Unocal Corp. spilled about 84 gallons of crude oil and produced water from an oil platform into Cook Inlet on Thursday in the biggest spill from industry in the inlet this year.
The spill was caused by a valve failure on the Anna Platform, 10 miles northwest of Nikiski, according to an Alaska Department of Environmental Conservation report.
The spill happened at 11:15 a.m. Unocal reported the spill to the ADEC 10 minutes later, according to the report.
No fisheries have been closed as a result of the incident.
"Unocal is a very responsible operator. We never like putting oil in the water," said Unocal Spokeswoman Roxanne Sinz.
The platforms will be shut down until the problem that caused the spill is fixed, she said. There were no injuries to any personnel.
According to ADEC records, this is the fourth oil spill from industry in the northern part of Cook Inlet this year the third from a Unocal platform. One of those Unocal spills was less than one gallon, according to the records.
ADEC and Cook Inlet Spill Response Inc., which responded to the spill, did not know know how much of the spilled oil and produced water actually escaped into the inlet. Sinz said that information was not available.
Bob Petit, environmental specialist for the ADEC, described the spill as, "a mist that was pouring out of a vent." This means the oil and produced water was not in a big pool, making it more difficult to clean up, he said.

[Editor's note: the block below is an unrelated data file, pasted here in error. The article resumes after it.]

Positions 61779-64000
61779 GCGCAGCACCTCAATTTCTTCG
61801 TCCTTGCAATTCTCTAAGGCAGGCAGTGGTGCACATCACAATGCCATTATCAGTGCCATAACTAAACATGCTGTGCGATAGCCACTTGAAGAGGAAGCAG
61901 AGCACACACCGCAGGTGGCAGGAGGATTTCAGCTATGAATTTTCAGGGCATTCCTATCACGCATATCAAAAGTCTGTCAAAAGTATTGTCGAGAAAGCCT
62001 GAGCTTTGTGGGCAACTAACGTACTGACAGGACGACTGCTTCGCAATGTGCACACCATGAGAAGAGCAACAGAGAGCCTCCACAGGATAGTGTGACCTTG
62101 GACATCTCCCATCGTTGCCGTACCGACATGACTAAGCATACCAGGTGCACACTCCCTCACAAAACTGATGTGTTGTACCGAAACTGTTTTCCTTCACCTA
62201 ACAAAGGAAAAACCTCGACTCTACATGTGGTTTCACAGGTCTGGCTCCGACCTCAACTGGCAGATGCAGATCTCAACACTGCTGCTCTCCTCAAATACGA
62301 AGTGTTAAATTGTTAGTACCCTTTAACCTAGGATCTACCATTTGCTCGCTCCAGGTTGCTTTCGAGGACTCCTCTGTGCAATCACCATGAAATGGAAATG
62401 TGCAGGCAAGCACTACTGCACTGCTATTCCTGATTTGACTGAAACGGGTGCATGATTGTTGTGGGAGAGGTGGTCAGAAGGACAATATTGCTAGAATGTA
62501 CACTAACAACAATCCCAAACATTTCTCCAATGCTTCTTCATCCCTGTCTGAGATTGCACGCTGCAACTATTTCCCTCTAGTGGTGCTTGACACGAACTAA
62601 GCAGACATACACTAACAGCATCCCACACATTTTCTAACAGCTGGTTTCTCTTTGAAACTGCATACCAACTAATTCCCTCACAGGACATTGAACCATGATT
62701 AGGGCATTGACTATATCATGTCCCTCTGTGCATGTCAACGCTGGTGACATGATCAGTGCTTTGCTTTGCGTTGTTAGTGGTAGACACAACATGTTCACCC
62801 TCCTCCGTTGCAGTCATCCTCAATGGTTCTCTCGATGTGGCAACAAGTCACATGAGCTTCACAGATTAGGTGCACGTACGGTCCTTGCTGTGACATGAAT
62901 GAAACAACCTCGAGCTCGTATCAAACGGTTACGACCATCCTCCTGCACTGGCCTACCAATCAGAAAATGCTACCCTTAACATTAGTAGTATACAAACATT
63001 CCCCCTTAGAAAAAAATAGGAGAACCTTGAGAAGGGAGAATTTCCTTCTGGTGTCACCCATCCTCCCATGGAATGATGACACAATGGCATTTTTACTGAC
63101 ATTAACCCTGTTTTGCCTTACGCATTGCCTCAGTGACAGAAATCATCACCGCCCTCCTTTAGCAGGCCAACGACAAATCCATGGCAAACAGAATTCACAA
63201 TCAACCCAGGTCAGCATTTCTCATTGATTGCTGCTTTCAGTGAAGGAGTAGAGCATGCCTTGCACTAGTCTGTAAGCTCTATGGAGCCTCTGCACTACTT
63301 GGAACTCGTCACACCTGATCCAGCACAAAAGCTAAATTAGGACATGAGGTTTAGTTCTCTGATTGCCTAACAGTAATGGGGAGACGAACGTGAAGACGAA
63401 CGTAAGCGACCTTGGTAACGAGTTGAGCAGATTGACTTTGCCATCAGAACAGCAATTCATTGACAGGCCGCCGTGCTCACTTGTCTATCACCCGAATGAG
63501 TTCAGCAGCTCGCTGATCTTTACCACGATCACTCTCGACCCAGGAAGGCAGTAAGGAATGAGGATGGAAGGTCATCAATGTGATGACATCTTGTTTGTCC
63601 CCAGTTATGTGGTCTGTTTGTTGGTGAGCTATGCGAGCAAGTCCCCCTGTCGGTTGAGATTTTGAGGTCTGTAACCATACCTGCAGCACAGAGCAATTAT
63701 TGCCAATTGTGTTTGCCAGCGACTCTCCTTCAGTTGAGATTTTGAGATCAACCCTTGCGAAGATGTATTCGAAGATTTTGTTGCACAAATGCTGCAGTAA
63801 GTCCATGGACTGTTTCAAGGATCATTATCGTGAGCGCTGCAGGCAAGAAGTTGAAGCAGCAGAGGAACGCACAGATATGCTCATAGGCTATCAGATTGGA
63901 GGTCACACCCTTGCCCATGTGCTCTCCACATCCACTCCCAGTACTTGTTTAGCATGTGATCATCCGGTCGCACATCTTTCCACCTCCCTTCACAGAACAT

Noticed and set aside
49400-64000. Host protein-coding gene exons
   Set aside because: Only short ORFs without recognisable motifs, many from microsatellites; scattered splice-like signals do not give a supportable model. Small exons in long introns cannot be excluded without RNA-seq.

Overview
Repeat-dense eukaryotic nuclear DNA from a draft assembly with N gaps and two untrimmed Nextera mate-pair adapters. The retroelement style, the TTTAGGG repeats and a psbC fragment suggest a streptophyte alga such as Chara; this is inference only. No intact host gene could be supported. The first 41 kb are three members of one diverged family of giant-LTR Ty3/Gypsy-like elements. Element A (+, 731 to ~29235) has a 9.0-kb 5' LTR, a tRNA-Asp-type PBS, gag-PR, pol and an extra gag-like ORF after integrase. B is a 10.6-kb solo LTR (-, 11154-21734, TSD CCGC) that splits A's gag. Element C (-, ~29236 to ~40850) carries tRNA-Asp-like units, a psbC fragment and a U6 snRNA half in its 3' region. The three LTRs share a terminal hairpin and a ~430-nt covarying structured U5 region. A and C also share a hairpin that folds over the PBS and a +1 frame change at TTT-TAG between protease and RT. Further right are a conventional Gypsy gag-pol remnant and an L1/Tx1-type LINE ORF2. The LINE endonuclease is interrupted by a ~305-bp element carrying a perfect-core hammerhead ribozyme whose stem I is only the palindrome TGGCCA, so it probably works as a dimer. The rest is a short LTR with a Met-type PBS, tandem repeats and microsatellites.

"This should not have significant impacts to the environment," Petit said.
Petit said the cleanup efforts are complete because the oil has now dispersed into the inlet.
"Any time there's a spill in the inlet it's a pretty big deal," said Terry Bryant, director of operations for the Cook Inlet Regional Citizens Advisory Council.
CIRCAC is a citizens advisory council formed under the Oil Pollution Act of 1990 to monitor crude oil marine transportation and oil facility operations in Cook Inlet.
Michael Munger, CIRCAC executive director, said CISPRI's response to the spill was rapid and adequate.
CISPRI Operations Manager Buzz Rome said this was the first spill his organization responded to this year.
"Things will happen and you have to do all that you can to prevent it," said Lois Epstein, senior engineer for Cook Inlet Keeper. "Clearly in this case, they didn't do all that they could because it happened."
Cook Inlet Keeper is a community-based nonprofit organization dedicated to protecting the Cook Inlet watershed.
This incident raises a question about whether Unocal is doing adequate maintenance on an ongoing basis, she said. It's a concern but not a large concern, she said.
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